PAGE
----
“If I’m placing my baby for adoption with an aunt, are my cousins now my baby’s siblings?”

Yes. This can be a little confusing, which is why you should always think carefully before placing your child with a member of your own family. In this situation, your cousin would be your child’s siblings, and your aunt would be your child’s mother. You would legally be your baby’s cousin.

“I want my uncle to adopt my baby. What are the requirements that he’d need to meet?”

You’ll need to contact a licensed and experienced adoption professional. They’ll walk you through the process and the requirements that your uncle would need to meet.

“Can my uncle adopt my child as the father?”

If you feel that your uncle is the best future parent for your baby, then yes. You can choose him to be your child’s permanent and legal father. He would not be listed on your baby’s original birth certificate, however — the name of your baby’s biological father would be listed. Your uncle would be listed as the father (and you would be removed) on the amended birth certificate after the adoption is complete.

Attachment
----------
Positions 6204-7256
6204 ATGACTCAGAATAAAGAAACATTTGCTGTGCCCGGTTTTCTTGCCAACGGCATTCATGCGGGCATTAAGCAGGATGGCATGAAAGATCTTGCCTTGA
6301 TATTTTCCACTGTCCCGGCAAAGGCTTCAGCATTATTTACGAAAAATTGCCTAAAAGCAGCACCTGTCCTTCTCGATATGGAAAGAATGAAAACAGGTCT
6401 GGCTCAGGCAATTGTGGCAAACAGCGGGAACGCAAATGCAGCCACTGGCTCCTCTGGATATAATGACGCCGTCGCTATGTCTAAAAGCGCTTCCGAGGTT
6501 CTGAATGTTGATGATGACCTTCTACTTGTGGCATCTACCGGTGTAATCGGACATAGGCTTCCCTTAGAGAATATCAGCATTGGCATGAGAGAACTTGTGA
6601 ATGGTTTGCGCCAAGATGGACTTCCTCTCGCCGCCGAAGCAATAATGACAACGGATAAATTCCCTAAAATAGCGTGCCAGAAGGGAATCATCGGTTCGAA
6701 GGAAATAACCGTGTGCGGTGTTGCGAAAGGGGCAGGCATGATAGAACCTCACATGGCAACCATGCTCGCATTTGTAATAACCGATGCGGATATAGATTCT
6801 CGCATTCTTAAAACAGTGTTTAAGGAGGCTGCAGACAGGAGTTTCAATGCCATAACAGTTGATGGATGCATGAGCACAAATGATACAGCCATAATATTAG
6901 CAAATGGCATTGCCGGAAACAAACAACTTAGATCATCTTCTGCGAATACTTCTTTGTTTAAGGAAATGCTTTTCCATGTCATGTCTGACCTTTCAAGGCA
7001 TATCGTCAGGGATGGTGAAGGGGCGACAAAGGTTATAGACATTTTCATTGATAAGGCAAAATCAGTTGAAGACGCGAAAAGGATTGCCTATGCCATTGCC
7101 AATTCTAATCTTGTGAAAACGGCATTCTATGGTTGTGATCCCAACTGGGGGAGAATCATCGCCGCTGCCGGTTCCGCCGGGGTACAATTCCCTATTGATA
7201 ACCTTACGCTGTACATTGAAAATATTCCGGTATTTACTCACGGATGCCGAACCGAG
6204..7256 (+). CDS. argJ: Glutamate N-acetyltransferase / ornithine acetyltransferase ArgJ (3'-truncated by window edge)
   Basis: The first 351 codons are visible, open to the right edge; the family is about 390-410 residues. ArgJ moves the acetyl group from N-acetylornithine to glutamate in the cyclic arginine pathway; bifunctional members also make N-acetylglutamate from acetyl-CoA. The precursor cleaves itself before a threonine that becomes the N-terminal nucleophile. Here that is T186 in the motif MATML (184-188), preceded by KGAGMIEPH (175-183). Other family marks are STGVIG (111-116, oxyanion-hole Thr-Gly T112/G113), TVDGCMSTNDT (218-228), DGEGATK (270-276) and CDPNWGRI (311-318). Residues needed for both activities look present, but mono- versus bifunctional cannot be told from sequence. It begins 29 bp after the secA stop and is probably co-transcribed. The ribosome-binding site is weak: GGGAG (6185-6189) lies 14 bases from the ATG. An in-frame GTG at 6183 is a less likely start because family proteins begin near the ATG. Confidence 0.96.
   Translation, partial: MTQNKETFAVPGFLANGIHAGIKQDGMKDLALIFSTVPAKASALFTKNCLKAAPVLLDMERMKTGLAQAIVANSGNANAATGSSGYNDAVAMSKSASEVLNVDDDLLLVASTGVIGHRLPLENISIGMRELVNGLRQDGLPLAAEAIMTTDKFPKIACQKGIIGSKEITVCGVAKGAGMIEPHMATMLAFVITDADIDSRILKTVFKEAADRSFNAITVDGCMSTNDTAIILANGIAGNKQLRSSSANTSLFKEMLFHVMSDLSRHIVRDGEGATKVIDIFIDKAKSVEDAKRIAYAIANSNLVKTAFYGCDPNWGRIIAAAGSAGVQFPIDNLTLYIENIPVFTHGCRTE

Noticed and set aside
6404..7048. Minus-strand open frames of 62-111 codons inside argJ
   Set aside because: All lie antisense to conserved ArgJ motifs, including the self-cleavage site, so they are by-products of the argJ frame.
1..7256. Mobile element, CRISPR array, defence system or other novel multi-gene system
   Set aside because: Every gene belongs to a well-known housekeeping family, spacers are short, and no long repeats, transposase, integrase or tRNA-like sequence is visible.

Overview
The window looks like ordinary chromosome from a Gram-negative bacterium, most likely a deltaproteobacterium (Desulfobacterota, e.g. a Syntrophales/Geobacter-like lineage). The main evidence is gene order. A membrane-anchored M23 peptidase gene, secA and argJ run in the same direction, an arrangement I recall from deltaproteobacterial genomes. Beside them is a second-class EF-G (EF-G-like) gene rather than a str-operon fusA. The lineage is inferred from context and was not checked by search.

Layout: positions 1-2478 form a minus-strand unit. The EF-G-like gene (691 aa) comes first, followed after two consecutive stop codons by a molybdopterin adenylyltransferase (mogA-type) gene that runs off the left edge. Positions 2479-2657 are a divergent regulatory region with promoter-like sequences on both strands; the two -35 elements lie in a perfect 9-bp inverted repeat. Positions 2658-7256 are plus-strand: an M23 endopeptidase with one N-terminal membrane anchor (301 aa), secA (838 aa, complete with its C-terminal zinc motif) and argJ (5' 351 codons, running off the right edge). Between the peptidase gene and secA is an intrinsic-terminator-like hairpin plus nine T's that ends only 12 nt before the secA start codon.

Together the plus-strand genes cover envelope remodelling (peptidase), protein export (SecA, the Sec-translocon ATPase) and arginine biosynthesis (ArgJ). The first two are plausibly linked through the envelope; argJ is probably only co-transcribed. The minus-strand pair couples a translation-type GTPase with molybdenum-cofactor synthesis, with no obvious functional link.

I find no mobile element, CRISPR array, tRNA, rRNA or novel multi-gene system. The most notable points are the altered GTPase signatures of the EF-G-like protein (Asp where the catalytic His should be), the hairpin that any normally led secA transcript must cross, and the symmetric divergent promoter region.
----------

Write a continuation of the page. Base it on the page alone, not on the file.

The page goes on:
Placing Your Baby with a Friend

For many people, friends are as close as (or even closer than) family. So, you may have a friend that wants to adopt your baby, and whom you feel you can trust with becoming your child’s parent forever. But you may have some questions about this option, including:

“Can a friend adopt my baby?”

If you feel that your friend is the best future parent for your baby, then yes. You can choose them to be your child’s permanent and legal parent.

“Can I choose a friend to adopt my baby?”

You always have a right to choose your baby’s future parents, whether that’s with a friend or with a pre-screened and waiting adoptive family. You also have the right to get to know your baby’s future parents before, during and after the adoption through an open adoption.

“Can my friend adopt my baby even after I’ve given birth?”

Yes. You can choose adoption any time, including after your baby is born.